The 1990s saw the emergence of Big Data, in reference to sets of data that were so massive that it was impossible for traditional data analysis software to analyse them. As time passed and technology improved, increased computing power meant that analysing these data sets became easier with time, and today, the information provided by such analytics is used in a variety of fields. A recent member of this new revolution is the field of marketing.
Some of the biggest use cases of big data within businesses are core marketing processes, including customer analytics, operational analytics, fraud and compliance, new product & service innovation, and enterprise data warehouse optimization. It’s safe to say that big data and marketing are married to one another through a deep bond of smarter insights informing improved efficiency and performance. So what are the various areas where data analytics is helping marketing? Let’s start with pricing.
Pricing fluctuations depend on global factors that may be better understood by big data. Data from McKinsey paints a clear picture of the relationship between pricing and data. More than 70 percent of a company’s revenue comes from its offerings, but about 30 percent comes from variable pricing insights and fluctuations. A 1 percent price increase can translate into an 8.7 percent increase in operating profits. Using data analytics to predict the right moments to raise prices can thus translate into consistently better performance across the board.
What’s even more interesting is that Forrester Research found that one of the biggest impact areas of big data was in customer relationship management, which would be enhanced significantly if it was employed at a corporate level. When these processes are leveraged correctly and produces actionable insights instead of just reaffirming existing beliefs, it can be an agent of truly visionary decision-making processes.
In a related survey, Forrester also found out that about 40 percent of consumer marketing associates were using data analytics to improve their response times to evolving market trends and 35 percent of them were using the technology to mine insights from the field.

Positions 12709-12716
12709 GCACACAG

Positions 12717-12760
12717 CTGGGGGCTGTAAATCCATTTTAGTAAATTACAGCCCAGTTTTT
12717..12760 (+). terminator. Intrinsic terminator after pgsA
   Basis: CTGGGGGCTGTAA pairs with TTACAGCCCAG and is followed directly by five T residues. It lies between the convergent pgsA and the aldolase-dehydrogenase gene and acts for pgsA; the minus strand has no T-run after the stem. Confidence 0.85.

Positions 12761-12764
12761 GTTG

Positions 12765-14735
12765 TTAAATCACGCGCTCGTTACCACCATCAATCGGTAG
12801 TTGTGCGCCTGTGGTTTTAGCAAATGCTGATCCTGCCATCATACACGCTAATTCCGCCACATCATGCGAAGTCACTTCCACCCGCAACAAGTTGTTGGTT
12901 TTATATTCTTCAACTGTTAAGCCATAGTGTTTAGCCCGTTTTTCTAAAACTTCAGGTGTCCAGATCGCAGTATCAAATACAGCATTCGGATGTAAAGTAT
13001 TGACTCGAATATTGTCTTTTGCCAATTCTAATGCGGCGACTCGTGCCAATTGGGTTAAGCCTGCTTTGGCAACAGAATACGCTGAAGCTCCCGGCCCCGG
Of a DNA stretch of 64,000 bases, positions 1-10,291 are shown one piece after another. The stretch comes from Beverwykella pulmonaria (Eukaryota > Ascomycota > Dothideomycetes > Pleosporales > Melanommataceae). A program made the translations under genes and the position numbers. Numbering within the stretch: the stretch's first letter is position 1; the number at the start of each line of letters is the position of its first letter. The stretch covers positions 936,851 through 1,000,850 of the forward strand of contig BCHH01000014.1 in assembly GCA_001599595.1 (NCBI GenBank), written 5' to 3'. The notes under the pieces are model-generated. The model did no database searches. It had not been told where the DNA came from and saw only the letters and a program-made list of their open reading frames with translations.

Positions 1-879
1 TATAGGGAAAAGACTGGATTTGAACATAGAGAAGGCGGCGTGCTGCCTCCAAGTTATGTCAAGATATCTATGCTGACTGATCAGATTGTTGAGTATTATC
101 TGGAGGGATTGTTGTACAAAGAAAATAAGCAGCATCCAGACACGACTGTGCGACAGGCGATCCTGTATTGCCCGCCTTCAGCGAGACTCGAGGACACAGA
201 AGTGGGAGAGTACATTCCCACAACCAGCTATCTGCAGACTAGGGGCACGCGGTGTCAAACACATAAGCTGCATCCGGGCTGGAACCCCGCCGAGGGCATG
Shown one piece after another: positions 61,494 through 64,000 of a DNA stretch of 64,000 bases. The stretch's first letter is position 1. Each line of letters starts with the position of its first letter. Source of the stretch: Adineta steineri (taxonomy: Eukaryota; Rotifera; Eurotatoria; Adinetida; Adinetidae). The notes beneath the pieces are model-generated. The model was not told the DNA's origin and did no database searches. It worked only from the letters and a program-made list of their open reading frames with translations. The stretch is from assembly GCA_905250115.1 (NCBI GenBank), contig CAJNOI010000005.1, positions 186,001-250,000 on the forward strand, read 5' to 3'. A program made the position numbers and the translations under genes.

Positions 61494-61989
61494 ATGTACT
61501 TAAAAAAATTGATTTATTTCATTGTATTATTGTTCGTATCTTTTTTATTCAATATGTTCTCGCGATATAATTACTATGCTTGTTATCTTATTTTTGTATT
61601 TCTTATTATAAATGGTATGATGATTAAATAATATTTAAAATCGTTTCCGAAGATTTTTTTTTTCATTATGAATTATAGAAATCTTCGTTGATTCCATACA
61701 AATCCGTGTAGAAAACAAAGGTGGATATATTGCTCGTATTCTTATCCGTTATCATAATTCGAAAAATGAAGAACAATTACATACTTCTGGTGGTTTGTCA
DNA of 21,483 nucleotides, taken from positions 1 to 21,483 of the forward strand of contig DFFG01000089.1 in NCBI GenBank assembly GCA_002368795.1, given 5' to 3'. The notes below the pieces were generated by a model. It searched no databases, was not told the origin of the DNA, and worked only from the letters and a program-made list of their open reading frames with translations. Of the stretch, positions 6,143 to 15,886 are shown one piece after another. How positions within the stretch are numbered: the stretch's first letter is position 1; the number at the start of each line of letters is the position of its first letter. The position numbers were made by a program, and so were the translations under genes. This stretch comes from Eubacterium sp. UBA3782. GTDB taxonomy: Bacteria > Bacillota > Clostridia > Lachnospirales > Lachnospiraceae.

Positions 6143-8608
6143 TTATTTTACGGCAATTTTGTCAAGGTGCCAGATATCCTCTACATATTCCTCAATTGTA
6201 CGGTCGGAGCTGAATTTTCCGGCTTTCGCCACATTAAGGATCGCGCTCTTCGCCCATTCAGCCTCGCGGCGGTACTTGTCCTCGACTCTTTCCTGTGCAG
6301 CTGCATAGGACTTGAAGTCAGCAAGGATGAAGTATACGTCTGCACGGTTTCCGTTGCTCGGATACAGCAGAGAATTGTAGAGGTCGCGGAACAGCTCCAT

One of the greatest thought leaders in the space of big data has been Satya Nadella, the CEO of Microsoft. Talking about its power, he remains optimistic about its future potential and is open about leading from the front, “There isn’t a single industry that isn’t being transformed. We collectively have the opportunity to lead in this transformation.” He isn’t alone in his optimism – Rakuten, one of the world’s largest consulting companies, has also recently launched its own consulting arm in the field.
The total power of becoming a big data economy has some overarching positive benefits too, according to WNS Global Services Group CEO Keshav Murugesh, “The combined power of harnessing big data and digital solutions can drive tremendous results in improving the citizen experience, implementation efficiency and boosting the nation’s economy. If big data can be put to cutting-edge use for our corporations and clients, it can very well be a catalyst for the economy and the country.”
However, there is also insight in looking at the failures that marketing has gone through in its headlong rush to adopt big data. In November 2017, Gartner Research estimated that 60 percent of all big data projects fail, but after studying their researched companies carefully, they understood that the problem lies deeper and had to revise their estimate. The new figure? 85 percent.
So why is it so hard to have successful big data projects? It’s all about having actionable insights that come out of big data. Often the problem revolves around the idea of execution. Everyone wants to be all-in in the big data game, but few have actually produced insights that are actionable.
While industry experts believe that big data will reach $16 billion by 2025 in India, this growth will be stifled if not met with the right mentality from marketing management. Madalasa Venkataraman, Chief Data Scientist at TEG Analytics, concurs with other experts who are wary of being ultra-positive about the impact of big data. She believes that the data is only as good as its source, and it needs to have a long-term impact in the organization’s core offering – or allow them to pivot towards a new offering – to be truly called “transformative”.
As we go forward, the ever-increasing levels of connectivity mean more and more volumes of data generation. For marketers, this represents a veritable goldmine of insights into consumer behaviour, preferences, and trends. Delivering customised campaigns and marketing solutions has never been easier, and India’s big data-driven marketing revolution is only just getting started.